Interview: Director Michael Stephenson on Best Worst Movie, Troll 2 as Geek Phenomenon, the Alamo Drafthouse, Skate Vids, and Pizza!
Posted on Tuesday, June 2nd, 2009 by Hunter Stephenson
One of the best documentaries of 2009 is Best Worst Movie. Whether you have read about it on /Film or watched it unfold before your eyes at a film festival, its very existence is miraculous. At its core, the doc marks the unlikely, unflinching reunion between director Michael Stephenson—the child star of 1990’s Troll 2 (renown for being the worst movie of all time)—and his estranged Troll 2 co-stars and filmmakers. Over the last few years, the notoriety and fandom of Troll 2 has exploded into packed screenings nationwide, fan-organized parties, utterly deranged Internet memes, and frothy endorsements from the likes of Patton Oswalt and the Upright Citizens Brigade. But similar to the broad and hearty appeal of Best Worst Movie, Troll 2’s allure reaches outside the niche yet increasingly mainstream gates of a celebrated B- or F-Movie.
Troll 2 is the Kubrickian starchild of terrible movies. It’s incomparable badness is such that it warps our very definition into slime-colored brain candy that pops with cinematic pseudo-genius. The basic plot is a fairy tale-gone-sour about an All-American ’80s family that vacations in a deserted town called Nilbog. Based on the name alone, it’s no surprise that Nilbog is a human trap created by small vegan creatures in burlap sacks; ones obsessed with milk and looking cheap. As played by Stephenson, the family’s uber-annoying son, Joshua Waits, is surpassed in corniness only by his confident, clueless Southern father (would-be actor, definite cult legend George Hardy). Now an esteemed small-town dentist, Best Worst Movie catches up with Hardy, and follows him as he rides out Troll 2‘s renewed popularity around the globe in the Era of Internet Fame and Unabashed/Fleeting Geekdom.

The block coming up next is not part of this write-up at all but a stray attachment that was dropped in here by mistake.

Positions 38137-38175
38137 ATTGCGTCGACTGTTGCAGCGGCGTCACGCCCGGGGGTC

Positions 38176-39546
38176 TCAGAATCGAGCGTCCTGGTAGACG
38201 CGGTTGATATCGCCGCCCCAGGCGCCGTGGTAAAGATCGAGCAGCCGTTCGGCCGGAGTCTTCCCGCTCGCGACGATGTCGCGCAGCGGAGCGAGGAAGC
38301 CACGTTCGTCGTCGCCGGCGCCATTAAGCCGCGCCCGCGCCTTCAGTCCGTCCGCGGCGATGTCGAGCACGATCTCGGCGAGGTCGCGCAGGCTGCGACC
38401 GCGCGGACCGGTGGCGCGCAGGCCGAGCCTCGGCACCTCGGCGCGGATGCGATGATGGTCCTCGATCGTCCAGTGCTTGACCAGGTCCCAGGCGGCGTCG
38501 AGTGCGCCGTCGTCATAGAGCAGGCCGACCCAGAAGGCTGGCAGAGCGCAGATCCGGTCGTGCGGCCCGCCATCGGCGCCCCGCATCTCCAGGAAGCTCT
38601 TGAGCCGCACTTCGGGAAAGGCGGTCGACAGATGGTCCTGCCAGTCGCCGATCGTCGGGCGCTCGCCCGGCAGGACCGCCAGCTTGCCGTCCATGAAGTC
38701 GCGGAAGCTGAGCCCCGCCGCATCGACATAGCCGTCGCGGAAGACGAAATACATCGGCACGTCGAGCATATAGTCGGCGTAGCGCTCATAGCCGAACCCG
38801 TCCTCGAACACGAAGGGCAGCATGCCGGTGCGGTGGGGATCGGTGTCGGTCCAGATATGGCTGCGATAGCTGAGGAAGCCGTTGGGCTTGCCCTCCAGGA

Stephenson also tracks down other cast members living at differing and fascinating levels of obscurity, normalcy, and dysfunction. In our interview with Stephenson below, he explains that after outgrowing the embarrassment, years later he found himself searching out this make-believe but very real family. And Best Worst Movie goes one step further. It documents how impossibly connective and family-esque movie culture has become outside the eye and coffers of Hollywood. Such is Troll 2‘s power to entertain and unite that it can break through the stale dung of 1,000 McGs like water rapids through a wicked temple built by Druid goblins. Combined, Best Worst Movie and Troll 2 get us back in touch with what it means to love movies, to make them, and to have our lives changed by them for better, and sometimes Worst.